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A French-Israeli businessman appealing against his conviction in one of the mining sector's biggest-ever corruption cases insisted Tuesday on his innocence and hoped the Swiss court would give him justice.
Mining tycoon Beny Steinmetz was found guilty in 2021 of setting up a complex financial web to pay bribes to ensure his company could obtain permits in Guinea's southeastern Simandou region, which is estimated to contain the world's biggest untapped iron ore deposits.
"I am innocent," the 66-year-old told AFP at the end of seven days of intense hearings.
The businessman, who made his fortune in diamonds, was sentenced by a Geneva court to five years in prison and ordered to pay 50 million Swiss francs ($52 million) in compensation.
But he insisted during the appeals court hearings that that verdict was deeply unfair, with his lawyers arguing the prosecution's case was "very weak".
"I have done nothing wrong," Steinmetz said shortly before the court adjourned, telling the judges he had been "devastated" to hear how he was being portrayed.
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Steinmetz -- who lives in Israel and was granted a free-passage to attend the trial -- is free to leave Switzerland but will be asked to return to serve his sentence if he loses.
He has not served any prison time due to the appeal process, with the judges expected to take weeks or even months to render their verdict.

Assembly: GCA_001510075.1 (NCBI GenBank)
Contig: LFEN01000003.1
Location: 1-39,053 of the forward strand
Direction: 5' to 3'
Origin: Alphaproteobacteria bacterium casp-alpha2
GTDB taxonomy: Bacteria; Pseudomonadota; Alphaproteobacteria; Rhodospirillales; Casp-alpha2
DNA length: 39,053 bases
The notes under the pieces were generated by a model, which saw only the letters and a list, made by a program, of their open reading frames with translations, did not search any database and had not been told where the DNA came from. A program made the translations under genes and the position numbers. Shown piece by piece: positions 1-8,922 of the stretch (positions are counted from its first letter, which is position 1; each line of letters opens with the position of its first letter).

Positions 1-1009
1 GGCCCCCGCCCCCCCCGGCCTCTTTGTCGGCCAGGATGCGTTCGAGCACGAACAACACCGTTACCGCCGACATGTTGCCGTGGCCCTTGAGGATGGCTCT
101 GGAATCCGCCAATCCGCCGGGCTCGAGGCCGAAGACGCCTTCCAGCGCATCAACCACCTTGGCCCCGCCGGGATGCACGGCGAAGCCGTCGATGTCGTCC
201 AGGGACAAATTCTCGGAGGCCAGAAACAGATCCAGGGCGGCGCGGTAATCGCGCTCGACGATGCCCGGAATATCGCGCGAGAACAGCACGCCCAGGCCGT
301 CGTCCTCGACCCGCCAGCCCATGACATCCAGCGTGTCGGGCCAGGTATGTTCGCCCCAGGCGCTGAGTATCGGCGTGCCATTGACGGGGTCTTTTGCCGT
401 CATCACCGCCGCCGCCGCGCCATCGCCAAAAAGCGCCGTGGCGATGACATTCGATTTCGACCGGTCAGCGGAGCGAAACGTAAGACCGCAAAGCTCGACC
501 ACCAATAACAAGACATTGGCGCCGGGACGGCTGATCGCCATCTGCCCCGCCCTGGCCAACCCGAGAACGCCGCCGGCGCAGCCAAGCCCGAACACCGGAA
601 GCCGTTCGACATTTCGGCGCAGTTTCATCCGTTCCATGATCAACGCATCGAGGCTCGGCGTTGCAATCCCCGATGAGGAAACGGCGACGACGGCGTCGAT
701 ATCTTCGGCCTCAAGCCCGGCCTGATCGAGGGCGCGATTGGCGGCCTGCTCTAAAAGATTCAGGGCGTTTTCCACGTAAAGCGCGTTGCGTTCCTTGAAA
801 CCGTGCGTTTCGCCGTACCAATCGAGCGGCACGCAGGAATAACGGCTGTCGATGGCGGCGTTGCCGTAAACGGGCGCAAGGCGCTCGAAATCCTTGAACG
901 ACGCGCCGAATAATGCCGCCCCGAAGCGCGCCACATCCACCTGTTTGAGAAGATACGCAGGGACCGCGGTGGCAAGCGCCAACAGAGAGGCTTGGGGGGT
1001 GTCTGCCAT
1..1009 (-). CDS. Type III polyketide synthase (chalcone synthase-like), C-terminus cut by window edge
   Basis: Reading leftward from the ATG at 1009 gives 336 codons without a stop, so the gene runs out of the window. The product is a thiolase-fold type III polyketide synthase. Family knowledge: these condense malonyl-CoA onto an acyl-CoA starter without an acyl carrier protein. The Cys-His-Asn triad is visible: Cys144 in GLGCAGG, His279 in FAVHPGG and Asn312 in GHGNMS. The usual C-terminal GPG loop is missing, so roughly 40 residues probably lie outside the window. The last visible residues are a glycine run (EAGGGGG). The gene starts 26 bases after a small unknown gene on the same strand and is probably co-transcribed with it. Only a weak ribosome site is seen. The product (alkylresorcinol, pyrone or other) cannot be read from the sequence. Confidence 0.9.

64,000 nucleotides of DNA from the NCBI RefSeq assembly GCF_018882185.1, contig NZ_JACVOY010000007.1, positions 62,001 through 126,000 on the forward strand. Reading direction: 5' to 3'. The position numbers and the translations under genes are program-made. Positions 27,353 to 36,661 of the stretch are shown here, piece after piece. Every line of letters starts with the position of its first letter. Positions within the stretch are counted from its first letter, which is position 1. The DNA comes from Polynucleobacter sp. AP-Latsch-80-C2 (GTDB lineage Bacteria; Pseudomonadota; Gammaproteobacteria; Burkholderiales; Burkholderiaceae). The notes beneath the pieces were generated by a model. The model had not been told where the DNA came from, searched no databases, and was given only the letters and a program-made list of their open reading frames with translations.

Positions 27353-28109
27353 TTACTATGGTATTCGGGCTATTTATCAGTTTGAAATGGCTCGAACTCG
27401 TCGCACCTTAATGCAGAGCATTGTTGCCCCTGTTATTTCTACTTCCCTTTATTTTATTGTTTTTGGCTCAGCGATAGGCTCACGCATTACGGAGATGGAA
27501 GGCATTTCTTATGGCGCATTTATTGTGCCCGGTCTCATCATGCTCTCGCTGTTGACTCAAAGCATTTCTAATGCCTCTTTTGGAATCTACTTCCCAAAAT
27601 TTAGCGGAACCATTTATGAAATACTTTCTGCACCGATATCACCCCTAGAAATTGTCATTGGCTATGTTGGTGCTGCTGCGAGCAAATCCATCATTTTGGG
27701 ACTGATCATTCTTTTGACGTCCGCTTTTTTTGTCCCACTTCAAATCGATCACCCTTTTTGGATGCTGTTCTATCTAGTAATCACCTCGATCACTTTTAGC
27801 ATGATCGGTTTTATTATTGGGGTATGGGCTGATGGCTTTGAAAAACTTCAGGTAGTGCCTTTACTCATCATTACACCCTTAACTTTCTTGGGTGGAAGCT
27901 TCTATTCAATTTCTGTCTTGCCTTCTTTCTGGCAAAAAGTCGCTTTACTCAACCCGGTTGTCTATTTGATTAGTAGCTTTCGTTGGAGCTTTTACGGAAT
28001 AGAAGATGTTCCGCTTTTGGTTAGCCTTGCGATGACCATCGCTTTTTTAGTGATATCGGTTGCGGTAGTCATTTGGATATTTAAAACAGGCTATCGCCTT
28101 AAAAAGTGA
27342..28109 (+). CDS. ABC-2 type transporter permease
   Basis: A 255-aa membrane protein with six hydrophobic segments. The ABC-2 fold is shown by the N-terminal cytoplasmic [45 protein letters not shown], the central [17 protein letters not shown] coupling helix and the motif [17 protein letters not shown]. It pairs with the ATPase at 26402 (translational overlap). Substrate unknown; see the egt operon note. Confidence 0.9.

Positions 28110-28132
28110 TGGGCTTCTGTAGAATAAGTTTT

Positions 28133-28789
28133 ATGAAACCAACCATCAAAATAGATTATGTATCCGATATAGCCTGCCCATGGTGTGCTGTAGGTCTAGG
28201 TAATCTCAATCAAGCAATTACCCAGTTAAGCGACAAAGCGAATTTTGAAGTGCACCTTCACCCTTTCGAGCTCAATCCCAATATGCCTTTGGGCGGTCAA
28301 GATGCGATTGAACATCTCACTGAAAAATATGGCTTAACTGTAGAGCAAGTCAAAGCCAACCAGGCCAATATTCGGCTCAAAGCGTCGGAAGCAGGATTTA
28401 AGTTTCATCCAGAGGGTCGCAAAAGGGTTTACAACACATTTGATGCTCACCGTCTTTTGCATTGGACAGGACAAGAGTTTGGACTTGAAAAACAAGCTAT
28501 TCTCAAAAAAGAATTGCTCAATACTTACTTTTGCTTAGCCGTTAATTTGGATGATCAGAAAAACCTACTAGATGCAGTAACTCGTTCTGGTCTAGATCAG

The prosecutors doubled down on the picture painted during the original trial, of Steinmetz leading the charge to bribe a wife of then-Guinean president Lansana Conte and others in order to win lucrative mining rights in Simandou.
Beny Steinmetz Group Resources (BSGR) obtained the rights -- which had been stripped from mining giant Rio Tinto -- shortly before Conte died in 2008, after about $10 million was allegedly paid in bribes over a number of years through different channels.
BSGR received the rights against an investment of $160 million, but 18 months later sold 51 percent of its stake in the concession to Vale of Brazil for $2.5 billion.
In 2013, Guinean president Alpha Conde reviewed the permits allotted under Conte and stripped the VBG consortium formed by BSGR and Vale of its permit.
Prosecutors claim Steinmetz and his associates entered a "pact of corruption" with Conte and his fourth wife Mamadie Toure to obtain the exploration rights -- a charge he flatly rejects.
Toure, who has admitted to having received payments, has protected status in the United States as a state witness.
Steinmetz's lawyer repeatedly complained that the defence had no access to Toure or insight into her US deal, and decried Tuesday that the prosecutor's case relied heavily on "a witness who is not credible."
The defence maintained there was nothing inappropriate about how BSGR obtained the permits, and that Rio Tinto lost half the concessions for failing to develop them.
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